Col. Lawrence, with a portion of the 127th Pennsylvania regiment, (mounted,) captured a squad of rebels who were marauding on this side of the river.

We hold Chambersburg, and the citizens are arming and fortifying the city. Gen. Couch has ordered that the place be held.

The fortifications opposite this city are finished, and are considered impregnable.

The rebels are known to be 8000 strong at Hagerstown and Williamsport.

The rebels hold the north bank of the Potomac river, from Cumberland to Harper's Ferry. Gen. Kelley drove them out of Cumberland, and when they left they threatened to return and furnish themselves with horses and forage. The rebels have done an immense amount of damage.

It is thought Gen. Rhodes is opposite Williamsport with 20,000 men. The rebel Gen. Imboden is reported as advancing, but this is considered doubtful.

FREDERICK, Md. June 20-- The enemy's cavalry left Boonsboro last evening, after capturing a number of horses, and returned to Hagerstown yesterday.

Six thousand infantry are reported to have crossed at Williamsport. It is not believed that they will visit Frederick.

The enemy has nearly 6000 infantry this side of the Potomac, under Gen. Rhodes. Two regiments of infantry and a squad of cavalry are at Sharpsburg, and the remainder are encamped between Williamsport and Hagerstown. No artillery has been sent over, nor have any troops crossed since yesterday morning.

Gen. Ewell has left Williamsport and gone to the main body of his command, stationed at Charlestown. Lee's army is not known to be within supporting distance of Ewell, and it is very probable that the force now in Maryland will not penetrate further north. The cavalry force numbers about twelve hundred, under Jenkins.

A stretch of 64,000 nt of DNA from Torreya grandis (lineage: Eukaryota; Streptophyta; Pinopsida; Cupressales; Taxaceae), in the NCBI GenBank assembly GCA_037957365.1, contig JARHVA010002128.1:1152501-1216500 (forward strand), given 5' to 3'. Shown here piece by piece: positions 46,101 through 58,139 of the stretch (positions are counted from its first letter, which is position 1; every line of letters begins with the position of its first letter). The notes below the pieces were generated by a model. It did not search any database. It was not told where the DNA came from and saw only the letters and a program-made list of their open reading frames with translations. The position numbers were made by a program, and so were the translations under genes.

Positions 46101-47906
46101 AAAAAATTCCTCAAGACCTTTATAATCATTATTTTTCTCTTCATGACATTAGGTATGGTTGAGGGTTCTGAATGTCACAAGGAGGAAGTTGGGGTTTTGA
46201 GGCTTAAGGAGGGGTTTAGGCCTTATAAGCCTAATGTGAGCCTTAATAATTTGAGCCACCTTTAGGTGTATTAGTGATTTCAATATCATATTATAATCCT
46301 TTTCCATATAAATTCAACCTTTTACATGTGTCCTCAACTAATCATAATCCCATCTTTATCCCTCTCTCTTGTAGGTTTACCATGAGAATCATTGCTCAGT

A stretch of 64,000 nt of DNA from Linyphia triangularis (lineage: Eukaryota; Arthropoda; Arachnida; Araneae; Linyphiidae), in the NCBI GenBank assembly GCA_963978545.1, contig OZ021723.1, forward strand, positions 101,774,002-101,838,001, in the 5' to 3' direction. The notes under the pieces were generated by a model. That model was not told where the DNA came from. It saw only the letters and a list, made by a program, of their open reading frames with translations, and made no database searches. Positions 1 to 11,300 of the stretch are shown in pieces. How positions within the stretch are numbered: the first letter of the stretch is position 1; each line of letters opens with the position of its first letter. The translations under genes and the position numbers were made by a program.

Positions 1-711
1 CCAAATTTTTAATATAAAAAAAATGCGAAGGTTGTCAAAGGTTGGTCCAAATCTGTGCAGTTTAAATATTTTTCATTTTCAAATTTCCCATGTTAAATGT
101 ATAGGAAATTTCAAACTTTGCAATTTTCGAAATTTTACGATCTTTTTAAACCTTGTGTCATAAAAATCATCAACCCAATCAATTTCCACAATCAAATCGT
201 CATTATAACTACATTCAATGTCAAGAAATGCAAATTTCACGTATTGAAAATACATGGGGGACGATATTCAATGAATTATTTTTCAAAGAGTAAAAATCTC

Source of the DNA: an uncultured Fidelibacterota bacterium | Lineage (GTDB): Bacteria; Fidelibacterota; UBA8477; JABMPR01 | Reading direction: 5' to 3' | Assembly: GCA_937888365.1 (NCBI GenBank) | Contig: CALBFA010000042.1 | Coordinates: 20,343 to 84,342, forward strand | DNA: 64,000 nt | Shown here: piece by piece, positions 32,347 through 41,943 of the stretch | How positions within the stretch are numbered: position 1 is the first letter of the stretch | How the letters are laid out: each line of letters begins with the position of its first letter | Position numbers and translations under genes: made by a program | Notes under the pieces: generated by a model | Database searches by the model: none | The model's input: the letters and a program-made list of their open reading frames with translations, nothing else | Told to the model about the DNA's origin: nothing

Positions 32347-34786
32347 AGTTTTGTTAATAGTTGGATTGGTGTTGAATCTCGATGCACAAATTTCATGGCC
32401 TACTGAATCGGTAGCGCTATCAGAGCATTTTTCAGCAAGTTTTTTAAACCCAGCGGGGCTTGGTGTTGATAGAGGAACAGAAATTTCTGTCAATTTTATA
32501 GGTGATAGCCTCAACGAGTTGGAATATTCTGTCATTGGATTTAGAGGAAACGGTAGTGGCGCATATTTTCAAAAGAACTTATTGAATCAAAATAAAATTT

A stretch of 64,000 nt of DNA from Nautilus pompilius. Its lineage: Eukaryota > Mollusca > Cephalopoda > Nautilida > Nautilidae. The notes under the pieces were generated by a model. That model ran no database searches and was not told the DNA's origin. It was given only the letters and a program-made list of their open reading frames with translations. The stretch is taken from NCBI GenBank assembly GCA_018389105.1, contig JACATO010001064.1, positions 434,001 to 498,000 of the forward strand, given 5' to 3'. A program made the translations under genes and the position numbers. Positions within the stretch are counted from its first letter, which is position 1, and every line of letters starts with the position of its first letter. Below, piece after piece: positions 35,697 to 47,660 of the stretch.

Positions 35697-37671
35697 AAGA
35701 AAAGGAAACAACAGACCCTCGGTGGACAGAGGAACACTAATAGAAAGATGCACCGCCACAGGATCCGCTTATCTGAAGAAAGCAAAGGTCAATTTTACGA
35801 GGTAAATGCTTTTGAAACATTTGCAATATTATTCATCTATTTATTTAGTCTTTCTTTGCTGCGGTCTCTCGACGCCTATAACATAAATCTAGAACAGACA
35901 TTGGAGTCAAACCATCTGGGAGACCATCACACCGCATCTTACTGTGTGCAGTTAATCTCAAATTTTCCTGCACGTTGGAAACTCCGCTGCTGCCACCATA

The party which first advanced upon Greencastle and Chambersburg numbered only six hundred and fifty.

WASHINGTON June 22-- The Richmond Dispatch of the 21st contains the following: "Dispatches received yesterday from Savannah announce the capture by the enemy of the Confederate ironclad steamer Final, commanded by Captain Webb of Atlanta. Another steamer outside the harbor was attacked and captured after an action of thirty minutes, by two Federal iron clads."

Richmond papers of the 20th say the city of Darien, Georgia, was burned by the Federals on the 11th inst., and is now one plain of ashes and blackened chimneys. Seven Federal ironclads were at Brunswick, Georgia, and large forces had landed from transports. Vallandigham has run the blockade from Wilmington.